In at least one embodiment, first arm 212 includes a third retaining portion 230 configured to retain and position electrical contact terminal 200 in a connector housing. In at least one embodiment, third retaining portion 230 extends from a second major surface 234 of electrical contact terminal 200 and is configured to retain and laterally position electrical contact terminal 200 in a connector housing. In at least one embodiment, third retaining portion 230 includes a curved portion 232. In at least one aspect, when electrical contact terminal 200 is assembled in contact opening 104 of connector housing 100, curved portion 232 is disposed in and provides an interference fit or press-fit with contact retention portion 124 of contact opening 104, as best illustrated in FIG. 8b . As such, in combination, curved portion 232 and retention portion 124 retain and laterally position electrical contact terminal 200 in connector housing 100.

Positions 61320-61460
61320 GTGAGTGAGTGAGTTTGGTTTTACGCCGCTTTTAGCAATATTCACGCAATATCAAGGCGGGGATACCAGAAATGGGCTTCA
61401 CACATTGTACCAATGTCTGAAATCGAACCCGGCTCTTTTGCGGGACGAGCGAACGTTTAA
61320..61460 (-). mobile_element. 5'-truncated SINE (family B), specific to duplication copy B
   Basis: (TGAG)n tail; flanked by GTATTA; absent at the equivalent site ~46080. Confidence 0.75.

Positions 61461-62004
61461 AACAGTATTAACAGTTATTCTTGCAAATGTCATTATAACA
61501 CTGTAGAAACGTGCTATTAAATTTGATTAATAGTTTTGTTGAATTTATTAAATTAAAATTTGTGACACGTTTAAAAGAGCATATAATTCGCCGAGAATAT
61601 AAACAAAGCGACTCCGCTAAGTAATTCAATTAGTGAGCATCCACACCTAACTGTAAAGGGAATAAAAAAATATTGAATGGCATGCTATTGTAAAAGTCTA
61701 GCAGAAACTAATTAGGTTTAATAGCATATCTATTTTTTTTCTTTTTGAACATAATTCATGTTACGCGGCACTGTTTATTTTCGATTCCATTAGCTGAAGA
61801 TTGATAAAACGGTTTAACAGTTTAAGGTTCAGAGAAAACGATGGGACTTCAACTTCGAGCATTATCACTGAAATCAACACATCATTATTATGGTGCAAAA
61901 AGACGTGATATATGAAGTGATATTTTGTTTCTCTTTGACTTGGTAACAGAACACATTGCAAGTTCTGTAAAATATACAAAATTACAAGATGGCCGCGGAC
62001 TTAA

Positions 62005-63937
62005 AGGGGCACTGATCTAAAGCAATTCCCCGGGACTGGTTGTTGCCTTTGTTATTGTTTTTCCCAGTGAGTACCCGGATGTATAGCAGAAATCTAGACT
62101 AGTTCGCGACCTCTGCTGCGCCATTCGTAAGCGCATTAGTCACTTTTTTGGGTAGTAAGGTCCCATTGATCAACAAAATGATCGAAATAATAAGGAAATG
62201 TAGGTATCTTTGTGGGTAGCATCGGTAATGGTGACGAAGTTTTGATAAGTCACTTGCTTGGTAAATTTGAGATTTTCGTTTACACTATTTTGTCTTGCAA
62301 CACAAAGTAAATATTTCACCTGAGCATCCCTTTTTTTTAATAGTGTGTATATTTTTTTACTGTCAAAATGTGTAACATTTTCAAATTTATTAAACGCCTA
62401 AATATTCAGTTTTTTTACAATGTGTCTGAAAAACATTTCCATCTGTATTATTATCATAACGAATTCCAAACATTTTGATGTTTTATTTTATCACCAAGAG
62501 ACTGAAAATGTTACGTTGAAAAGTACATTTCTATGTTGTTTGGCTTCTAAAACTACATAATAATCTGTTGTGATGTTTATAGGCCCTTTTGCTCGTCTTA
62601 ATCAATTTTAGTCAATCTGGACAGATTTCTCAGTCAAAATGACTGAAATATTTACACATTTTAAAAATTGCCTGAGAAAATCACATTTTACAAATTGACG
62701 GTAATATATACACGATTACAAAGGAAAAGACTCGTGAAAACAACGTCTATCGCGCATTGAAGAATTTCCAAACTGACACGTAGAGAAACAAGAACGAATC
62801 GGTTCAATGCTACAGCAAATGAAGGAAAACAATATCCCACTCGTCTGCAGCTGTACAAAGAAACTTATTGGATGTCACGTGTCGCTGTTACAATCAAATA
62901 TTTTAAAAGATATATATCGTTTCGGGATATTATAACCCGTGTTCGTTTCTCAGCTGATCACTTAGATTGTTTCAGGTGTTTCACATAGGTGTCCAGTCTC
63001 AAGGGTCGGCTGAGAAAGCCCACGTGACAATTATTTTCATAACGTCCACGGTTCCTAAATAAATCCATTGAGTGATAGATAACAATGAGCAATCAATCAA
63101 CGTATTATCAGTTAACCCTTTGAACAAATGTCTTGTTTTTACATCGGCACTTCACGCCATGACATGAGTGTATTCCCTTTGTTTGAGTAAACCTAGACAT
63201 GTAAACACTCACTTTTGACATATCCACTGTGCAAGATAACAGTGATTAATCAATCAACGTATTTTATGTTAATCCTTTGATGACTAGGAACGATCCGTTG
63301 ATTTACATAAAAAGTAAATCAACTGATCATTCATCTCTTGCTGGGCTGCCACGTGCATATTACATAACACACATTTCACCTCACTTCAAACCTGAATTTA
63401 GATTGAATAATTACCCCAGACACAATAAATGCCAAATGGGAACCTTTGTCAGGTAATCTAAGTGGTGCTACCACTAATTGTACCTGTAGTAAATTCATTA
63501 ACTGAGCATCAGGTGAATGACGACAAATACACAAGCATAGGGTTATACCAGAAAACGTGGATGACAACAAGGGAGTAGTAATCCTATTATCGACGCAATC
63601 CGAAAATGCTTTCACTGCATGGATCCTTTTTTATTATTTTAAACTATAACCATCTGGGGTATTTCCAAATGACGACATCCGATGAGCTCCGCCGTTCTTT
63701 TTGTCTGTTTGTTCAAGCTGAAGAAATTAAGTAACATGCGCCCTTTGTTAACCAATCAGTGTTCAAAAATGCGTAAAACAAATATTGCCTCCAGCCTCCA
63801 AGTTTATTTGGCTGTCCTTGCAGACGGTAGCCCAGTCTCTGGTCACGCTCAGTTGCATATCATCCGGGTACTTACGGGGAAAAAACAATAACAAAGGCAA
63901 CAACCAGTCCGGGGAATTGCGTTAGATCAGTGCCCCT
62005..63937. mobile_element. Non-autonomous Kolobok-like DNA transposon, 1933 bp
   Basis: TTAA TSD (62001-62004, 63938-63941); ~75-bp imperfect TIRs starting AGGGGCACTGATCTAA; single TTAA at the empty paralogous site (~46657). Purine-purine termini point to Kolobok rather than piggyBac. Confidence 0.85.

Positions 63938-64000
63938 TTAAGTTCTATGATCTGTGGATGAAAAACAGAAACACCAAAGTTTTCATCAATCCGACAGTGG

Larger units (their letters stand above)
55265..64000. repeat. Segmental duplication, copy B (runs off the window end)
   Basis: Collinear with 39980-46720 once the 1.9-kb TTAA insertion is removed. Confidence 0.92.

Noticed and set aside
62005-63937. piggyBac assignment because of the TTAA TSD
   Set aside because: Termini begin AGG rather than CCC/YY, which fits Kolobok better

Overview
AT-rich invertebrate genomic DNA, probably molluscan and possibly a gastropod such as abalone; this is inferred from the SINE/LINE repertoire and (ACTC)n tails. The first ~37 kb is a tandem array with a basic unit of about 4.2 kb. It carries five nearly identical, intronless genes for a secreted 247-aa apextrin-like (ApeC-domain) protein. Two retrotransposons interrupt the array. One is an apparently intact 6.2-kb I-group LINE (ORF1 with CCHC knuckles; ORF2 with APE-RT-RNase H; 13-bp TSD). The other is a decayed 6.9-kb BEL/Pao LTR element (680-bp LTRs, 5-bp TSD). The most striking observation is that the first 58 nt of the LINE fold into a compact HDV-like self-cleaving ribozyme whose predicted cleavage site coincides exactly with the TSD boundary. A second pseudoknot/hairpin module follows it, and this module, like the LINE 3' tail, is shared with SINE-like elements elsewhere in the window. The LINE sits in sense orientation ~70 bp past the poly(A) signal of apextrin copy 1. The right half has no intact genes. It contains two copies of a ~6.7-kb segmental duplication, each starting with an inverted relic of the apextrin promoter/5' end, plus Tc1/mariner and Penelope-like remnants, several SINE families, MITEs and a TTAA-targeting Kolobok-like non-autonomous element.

FIGS. 6a-6c illustrate another exemplary embodiment of an electrical contact terminal according to an aspect of the present invention. Referring to FIGS. 6a-6c , electrical contact terminal 200′ is similar to electrical contact terminal 200. In FIGS. 6a-6c , elements of electrical contact terminal 200′ that are similar to those of electrical contact terminal 200 have the same numbers but provided with a prime (′) to indicate their association with electrical contact terminal 200′. In electrical contact terminal 200′, first arm 212′ and base portion 202′ do not lie in a same plane. In at least one embodiment, second arm 214′ includes a curvilinear contacting portion 236′ positioned at free first end 214 a′ of second arm 214′. In at least one embodiment, contacting portion 236′ faces toward base portion 202′. In at least one aspect, an electrical contact pin of a mating connector is positioned between base portion 202′ and second arm 214′ when electrical connector 1 and the mating connector are in a mated configuration. In at least one embodiment, second arm 214′ is configured to deflect away from a major plane P′ of base portion 202 when it makes electrical contact with a mating contact pin. In at least one aspect, this electrical contact terminal configuration requires less space on the outer wall of body portion 102 of connector housing 100.